Use a specific word or phrase like “go potty” each time to help it associate the command with the action. Praise and treat your puppy immediately after it goes potty in the correct spot to reinforce the behavior positively.

If your puppy does poo/pee inside home, don’t punish it. Instead, if you catch puppy in the act, calmly take it outside to finish, then praise it. Clean any indoor poo/pee thoroughly with an enzymatic cleaner to remove odors that might attract it back to the spot.

Crate training can be an effective potty training tool, as dogs naturally avoid soiling their sleeping area. However, ensure the crate is the right size, not too big that your puppy has a corner to relieve itself in, but not so small that it is uncomfortable.

Supervise your puppy as much as possible and look out for signs that it needs to go, like sniffing, circling, or whining. Establishing a routine and sticking to it is key, as it helps your puppy learn what’s expected. If potty training isn’t progressing, consider consulting with a professional trainer or veterinarian to ensure there aren’t any underlying issues.

06. How to Train a German Shepherd Puppy in Different Stages

Always keep in mind that training a German Shepherd puppy involves patience, consistency, and understanding of the breed’s specific needs through different stages of its development.

Initially, focus on socialization; expose your puppy to various environments, people, and other animals to build confidence and prevent future aggression or fear. Start with basic commands such as “sit,” “stay,” “come,” and “down” using positive reinforcement techniques, rewarding desired behaviors to encourage repetition.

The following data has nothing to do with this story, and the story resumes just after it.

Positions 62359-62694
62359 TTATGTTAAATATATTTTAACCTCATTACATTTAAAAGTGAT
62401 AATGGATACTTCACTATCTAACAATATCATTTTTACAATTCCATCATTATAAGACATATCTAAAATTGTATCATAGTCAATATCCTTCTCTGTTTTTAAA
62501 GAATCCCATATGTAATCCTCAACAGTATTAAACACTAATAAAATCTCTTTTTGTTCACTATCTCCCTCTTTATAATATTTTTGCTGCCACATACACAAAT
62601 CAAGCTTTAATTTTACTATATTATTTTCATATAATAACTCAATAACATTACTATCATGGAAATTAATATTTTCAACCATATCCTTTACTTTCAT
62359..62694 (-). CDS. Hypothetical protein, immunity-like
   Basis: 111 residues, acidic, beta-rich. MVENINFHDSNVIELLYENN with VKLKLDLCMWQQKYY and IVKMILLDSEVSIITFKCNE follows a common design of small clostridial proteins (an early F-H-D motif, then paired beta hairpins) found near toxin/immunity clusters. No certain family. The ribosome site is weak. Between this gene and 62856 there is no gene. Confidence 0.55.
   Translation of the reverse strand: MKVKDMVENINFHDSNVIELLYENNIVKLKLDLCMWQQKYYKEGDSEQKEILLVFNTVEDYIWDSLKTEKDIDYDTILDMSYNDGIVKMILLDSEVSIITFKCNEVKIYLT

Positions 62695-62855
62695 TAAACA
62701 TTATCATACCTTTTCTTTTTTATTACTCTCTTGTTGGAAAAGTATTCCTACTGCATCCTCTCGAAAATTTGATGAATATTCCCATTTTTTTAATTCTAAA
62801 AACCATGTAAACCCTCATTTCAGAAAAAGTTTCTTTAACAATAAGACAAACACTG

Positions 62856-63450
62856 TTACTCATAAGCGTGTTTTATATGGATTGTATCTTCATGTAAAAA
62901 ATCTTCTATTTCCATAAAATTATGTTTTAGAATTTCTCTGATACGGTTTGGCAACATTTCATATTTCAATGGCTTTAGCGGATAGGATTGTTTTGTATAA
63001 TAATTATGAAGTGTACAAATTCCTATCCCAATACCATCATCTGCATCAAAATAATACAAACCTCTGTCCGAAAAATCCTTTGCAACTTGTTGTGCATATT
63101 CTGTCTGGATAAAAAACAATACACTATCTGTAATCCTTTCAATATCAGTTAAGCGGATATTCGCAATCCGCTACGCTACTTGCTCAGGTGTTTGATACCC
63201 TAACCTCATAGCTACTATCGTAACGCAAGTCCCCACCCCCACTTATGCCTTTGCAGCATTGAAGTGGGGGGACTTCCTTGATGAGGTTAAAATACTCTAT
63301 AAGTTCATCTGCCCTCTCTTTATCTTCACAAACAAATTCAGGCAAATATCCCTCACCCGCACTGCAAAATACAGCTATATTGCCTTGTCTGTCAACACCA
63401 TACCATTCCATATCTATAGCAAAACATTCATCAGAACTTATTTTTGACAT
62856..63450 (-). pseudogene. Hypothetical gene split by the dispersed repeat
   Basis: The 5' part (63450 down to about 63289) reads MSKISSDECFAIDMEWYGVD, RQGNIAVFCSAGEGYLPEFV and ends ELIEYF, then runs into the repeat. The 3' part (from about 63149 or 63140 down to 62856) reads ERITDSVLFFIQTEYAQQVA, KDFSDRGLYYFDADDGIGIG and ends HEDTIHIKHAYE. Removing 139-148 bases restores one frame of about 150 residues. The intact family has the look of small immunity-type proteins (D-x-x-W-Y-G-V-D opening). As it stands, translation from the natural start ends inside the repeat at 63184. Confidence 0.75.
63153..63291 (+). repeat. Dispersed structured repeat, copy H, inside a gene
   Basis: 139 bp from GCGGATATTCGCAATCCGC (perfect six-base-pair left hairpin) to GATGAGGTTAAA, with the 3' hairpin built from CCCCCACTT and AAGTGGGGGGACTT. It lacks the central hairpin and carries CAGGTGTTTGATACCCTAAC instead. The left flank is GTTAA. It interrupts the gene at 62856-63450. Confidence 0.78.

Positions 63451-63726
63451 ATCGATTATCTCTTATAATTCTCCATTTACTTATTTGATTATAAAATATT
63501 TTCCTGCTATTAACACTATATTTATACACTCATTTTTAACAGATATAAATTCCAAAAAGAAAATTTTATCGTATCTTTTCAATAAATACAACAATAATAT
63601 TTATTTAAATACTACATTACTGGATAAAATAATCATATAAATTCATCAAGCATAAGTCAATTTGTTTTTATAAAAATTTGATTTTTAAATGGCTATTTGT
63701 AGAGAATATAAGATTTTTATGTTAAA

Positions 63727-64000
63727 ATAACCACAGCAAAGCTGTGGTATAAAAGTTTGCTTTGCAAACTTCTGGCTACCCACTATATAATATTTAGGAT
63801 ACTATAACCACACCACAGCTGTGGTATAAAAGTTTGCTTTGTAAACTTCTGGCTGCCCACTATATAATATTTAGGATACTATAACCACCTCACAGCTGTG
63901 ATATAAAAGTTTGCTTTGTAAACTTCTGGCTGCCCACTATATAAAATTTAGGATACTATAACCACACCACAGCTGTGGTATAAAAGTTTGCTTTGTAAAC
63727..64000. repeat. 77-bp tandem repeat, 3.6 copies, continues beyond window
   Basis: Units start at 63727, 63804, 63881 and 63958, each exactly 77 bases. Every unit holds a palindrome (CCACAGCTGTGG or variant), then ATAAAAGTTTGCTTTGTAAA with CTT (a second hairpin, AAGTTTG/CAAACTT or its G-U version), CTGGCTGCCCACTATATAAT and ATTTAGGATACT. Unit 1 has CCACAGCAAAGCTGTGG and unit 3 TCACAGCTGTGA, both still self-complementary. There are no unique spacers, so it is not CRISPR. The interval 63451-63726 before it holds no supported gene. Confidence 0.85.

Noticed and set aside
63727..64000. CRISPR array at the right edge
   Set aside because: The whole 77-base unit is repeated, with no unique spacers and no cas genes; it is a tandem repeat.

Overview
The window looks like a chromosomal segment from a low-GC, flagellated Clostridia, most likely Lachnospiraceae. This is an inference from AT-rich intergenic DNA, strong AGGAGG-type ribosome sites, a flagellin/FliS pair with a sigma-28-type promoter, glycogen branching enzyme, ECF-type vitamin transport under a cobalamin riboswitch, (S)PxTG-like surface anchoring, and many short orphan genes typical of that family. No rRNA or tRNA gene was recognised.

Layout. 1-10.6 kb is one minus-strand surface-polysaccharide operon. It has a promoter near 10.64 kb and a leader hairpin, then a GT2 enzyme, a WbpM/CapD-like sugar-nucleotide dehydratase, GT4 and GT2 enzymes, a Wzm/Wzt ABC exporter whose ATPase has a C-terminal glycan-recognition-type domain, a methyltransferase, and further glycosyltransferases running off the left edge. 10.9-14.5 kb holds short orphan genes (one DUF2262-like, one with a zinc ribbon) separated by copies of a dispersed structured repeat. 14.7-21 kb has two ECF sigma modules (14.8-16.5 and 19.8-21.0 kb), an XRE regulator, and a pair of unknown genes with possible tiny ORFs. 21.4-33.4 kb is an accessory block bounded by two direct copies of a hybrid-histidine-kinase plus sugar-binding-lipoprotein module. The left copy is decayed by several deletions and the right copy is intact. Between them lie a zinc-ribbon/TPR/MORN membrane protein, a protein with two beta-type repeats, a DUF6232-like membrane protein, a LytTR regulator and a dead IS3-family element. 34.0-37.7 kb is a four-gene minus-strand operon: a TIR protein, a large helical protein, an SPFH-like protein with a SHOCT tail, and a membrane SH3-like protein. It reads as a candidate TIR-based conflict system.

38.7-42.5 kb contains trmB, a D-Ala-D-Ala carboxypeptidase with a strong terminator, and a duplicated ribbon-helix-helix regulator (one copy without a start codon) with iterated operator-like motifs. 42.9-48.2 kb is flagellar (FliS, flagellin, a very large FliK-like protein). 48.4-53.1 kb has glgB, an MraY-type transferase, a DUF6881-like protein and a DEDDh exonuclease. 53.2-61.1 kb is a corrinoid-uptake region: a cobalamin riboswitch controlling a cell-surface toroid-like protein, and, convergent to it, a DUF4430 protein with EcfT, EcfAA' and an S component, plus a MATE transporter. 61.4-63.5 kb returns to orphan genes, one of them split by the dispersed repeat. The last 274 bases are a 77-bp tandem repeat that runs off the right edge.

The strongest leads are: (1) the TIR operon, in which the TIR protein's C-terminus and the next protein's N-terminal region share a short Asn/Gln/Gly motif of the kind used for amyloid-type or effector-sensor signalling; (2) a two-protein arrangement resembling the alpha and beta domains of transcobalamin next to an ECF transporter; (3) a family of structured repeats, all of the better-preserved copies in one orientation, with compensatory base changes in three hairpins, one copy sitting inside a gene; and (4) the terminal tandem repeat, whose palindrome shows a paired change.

Training sessions should be short but frequent, maintaining the puppy’s attention span. Crate training, as mentioned above, is beneficial for housebreaking, as it taps into the dog’s natural denning instinct, providing a safe space and helping establish a routine. As your puppy grows, gradually increase the complexity of commands and introduce leash training.

Incorporate agility training to keep it physically and mentally stimulated. By the time your puppy reaches adolescence, typically around six months, reinforce training with more challenging tasks and consistency in commands to deal with any emerging stubbornness or independence.

In addition to obedience, work on behavior shaping, correcting unwanted behaviors like jumping or excessive barking early on. Regular, varied training sessions prevent boredom and encourage learning.

As your German Shepherd puppy matures, you can introduce specialized training based on its strengths, such as search and rescue, protection, or therapy dog training, etc.

07. Toys for German Shepherd Puppies

German Shepherd puppies, known for their intelligence and high energy levels, require toys that cater to their natural instincts and developmental needs.

A common favorite is the classic rubber Kong toy.

The Rope toys are also excellent for German Shepherds, as they can withstand the vigorous tugging and help in cleaning their teeth while they play.